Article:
"Stop thinking like a victim in front of a firing squad and start thinking like someone who has something worthwhile to say to people who want to hear it."
I always agree with my clients that any humiliation or embarrassment is a terrible ordeal. Then I remind them of a few things they haven't realized, and here is what I say:
First, no one plans to fail and you cannot always control circumstances. Second, you survived and therefore you have another opportunity to meet the challenge. Third, that event is over and in the past. It has already happened and therefore, that same exact event can never happen again. So where you go from here is up to you.
If you focus on what you did or what happened to you that was horrible, it will make you lose sight of all the times when you have excelled at something. Give yourself credit for having learned something from experience, good and bad, and for the ability to use that information to do better next time. Failure is no reason to quit. Every failure we encounter gives us valuable information for future improvement. It is only when you focus on your strengths and your achievements that you will have the courage to face the challenge.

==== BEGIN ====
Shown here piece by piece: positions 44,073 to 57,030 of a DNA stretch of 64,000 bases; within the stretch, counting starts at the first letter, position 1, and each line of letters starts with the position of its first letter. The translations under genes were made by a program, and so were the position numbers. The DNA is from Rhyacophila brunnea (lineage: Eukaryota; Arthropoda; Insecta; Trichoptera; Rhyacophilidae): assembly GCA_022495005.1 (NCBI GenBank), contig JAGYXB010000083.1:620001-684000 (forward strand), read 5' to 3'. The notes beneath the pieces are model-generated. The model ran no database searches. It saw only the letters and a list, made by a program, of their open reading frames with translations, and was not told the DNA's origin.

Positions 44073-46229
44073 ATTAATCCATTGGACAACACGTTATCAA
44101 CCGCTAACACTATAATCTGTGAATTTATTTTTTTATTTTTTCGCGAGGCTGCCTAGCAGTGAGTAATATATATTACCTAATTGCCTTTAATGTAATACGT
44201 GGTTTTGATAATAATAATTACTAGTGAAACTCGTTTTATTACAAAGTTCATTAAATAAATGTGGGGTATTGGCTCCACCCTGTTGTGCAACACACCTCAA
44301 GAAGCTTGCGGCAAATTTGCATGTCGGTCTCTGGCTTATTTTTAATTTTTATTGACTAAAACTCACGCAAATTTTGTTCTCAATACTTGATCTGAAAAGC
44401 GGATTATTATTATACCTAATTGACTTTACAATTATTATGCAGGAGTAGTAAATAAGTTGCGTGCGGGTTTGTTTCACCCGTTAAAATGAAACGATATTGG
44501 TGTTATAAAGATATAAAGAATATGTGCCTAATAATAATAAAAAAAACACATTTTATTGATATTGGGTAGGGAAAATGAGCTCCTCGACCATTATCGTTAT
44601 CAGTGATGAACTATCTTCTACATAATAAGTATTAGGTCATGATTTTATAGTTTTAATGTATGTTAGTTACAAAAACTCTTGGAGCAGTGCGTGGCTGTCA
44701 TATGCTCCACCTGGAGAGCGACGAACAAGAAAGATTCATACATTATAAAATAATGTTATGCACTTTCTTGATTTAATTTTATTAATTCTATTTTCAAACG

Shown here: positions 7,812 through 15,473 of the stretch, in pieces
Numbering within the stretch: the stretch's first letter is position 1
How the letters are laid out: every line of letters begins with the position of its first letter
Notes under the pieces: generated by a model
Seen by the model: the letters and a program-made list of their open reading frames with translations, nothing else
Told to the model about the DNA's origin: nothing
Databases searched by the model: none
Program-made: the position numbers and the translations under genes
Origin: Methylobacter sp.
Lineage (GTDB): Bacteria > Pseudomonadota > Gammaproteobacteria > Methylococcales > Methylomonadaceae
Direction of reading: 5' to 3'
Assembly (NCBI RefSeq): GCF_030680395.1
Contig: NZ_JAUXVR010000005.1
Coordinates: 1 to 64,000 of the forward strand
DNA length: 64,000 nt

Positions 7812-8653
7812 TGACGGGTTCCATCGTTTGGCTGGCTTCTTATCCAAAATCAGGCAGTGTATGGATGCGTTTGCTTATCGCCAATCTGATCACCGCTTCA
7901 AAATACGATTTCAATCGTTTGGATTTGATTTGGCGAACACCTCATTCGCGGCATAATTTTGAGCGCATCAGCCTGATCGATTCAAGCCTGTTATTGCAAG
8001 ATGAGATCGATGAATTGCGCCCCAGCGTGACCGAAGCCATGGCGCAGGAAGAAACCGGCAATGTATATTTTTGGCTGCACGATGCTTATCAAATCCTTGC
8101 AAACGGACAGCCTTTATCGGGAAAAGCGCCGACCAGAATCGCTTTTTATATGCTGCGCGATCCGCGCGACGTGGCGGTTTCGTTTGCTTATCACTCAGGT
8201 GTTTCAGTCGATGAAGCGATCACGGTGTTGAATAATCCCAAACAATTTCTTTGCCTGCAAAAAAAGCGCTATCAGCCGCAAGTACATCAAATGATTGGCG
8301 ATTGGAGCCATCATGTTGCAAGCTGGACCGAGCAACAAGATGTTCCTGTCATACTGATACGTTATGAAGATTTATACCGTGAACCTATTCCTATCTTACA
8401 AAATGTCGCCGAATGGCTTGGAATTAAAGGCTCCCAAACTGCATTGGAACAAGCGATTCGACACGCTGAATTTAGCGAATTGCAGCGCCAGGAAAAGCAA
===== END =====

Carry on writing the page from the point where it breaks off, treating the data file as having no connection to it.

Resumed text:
I always tell my clients that their fear of making mistakes is one side of a two-sided coin. The other side of that coin is a strong desire to excel and make a good impression. Then I add that nervousness and fear do not make a good impression. Here's what I say next:
One key to a polished presentation is to practice. Practice reduces mistakes. Another key is to get feedback from others. Toastmasters meetings are great venues to practice speeches that you plan to give to other groups, because your evaluator can point out where you can improve.
To reconcile with the fear of making mistakes, it's best to accept the fact that mistakes happen, even to the most skilled speakers. It's what you do with mistakes that matters to others, not whether you make them. The more you cringe and fidget over a mistake, the more your audience becomes aware of your discomfort.